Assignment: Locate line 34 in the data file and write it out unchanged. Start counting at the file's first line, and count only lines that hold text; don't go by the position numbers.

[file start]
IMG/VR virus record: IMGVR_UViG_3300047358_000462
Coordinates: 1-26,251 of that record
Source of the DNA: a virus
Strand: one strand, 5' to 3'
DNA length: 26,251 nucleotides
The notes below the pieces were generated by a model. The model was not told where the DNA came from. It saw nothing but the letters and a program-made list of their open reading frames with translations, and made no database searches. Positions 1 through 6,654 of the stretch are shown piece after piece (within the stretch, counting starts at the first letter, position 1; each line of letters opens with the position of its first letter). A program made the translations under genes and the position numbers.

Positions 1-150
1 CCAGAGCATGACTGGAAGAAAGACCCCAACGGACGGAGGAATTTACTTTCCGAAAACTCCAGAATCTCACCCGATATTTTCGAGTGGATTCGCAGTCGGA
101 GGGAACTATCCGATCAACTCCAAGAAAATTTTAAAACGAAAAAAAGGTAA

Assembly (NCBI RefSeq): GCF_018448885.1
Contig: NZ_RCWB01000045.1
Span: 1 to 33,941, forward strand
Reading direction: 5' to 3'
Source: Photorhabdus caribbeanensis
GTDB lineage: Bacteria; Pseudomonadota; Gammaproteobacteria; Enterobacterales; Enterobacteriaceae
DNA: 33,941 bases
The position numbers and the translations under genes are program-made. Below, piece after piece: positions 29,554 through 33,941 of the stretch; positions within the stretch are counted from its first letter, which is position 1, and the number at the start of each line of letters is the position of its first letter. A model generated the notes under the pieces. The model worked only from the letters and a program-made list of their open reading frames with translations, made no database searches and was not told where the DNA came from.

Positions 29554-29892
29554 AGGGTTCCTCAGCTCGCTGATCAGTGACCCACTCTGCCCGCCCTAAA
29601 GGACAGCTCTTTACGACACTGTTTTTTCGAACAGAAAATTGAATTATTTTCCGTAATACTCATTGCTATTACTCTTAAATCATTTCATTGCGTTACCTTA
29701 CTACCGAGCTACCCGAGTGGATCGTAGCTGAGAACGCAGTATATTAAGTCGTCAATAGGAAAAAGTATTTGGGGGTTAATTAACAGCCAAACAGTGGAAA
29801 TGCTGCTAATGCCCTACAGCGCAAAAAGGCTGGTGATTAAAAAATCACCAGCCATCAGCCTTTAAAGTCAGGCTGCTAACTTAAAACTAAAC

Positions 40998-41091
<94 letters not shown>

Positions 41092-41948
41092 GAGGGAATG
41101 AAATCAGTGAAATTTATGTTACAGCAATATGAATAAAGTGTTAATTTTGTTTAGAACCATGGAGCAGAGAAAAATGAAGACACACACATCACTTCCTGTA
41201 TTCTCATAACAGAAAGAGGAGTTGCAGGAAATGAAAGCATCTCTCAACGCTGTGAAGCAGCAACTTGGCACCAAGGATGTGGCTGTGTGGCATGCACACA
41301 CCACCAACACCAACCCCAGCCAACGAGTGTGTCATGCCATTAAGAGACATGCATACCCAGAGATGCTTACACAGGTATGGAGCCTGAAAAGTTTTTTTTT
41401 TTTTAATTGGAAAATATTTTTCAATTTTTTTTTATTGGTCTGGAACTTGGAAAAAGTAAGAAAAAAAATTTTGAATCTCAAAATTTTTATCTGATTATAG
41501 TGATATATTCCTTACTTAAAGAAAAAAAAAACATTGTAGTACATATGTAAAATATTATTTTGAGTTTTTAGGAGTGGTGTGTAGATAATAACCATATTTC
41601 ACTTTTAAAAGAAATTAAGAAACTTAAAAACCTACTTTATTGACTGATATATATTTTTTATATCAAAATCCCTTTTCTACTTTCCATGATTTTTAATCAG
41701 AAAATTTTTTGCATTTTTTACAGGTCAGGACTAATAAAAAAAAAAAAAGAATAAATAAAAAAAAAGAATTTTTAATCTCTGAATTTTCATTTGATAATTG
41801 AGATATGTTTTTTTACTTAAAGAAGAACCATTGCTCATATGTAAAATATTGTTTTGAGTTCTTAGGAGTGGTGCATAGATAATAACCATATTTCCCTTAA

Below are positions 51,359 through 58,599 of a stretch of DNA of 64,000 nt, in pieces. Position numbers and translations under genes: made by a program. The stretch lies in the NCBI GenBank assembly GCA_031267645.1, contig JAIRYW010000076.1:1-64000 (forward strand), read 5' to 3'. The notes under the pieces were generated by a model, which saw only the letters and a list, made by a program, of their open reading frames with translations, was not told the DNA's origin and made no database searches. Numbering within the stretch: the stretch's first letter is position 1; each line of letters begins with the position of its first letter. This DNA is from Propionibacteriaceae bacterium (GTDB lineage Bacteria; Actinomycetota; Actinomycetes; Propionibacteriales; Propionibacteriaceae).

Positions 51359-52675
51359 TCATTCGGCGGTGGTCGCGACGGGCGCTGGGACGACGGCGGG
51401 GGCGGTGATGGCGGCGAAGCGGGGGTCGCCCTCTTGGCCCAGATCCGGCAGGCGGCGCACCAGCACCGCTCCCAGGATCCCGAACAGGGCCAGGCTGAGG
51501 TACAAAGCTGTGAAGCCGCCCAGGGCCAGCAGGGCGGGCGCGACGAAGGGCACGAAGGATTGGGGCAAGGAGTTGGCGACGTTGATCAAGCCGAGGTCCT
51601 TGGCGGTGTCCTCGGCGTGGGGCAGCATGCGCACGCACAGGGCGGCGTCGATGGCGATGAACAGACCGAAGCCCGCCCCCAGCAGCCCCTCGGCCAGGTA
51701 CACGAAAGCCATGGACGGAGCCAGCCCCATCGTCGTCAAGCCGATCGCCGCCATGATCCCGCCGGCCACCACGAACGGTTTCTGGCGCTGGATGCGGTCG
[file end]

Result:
41801 AGATATGTTTTTTTACTTAAAGAAGAACCATTGCTCATATGTAAAATATTGTTTTGAGTTCTTAGGAGTGGTGCATAGATAATAACCATATTTCCCTTAA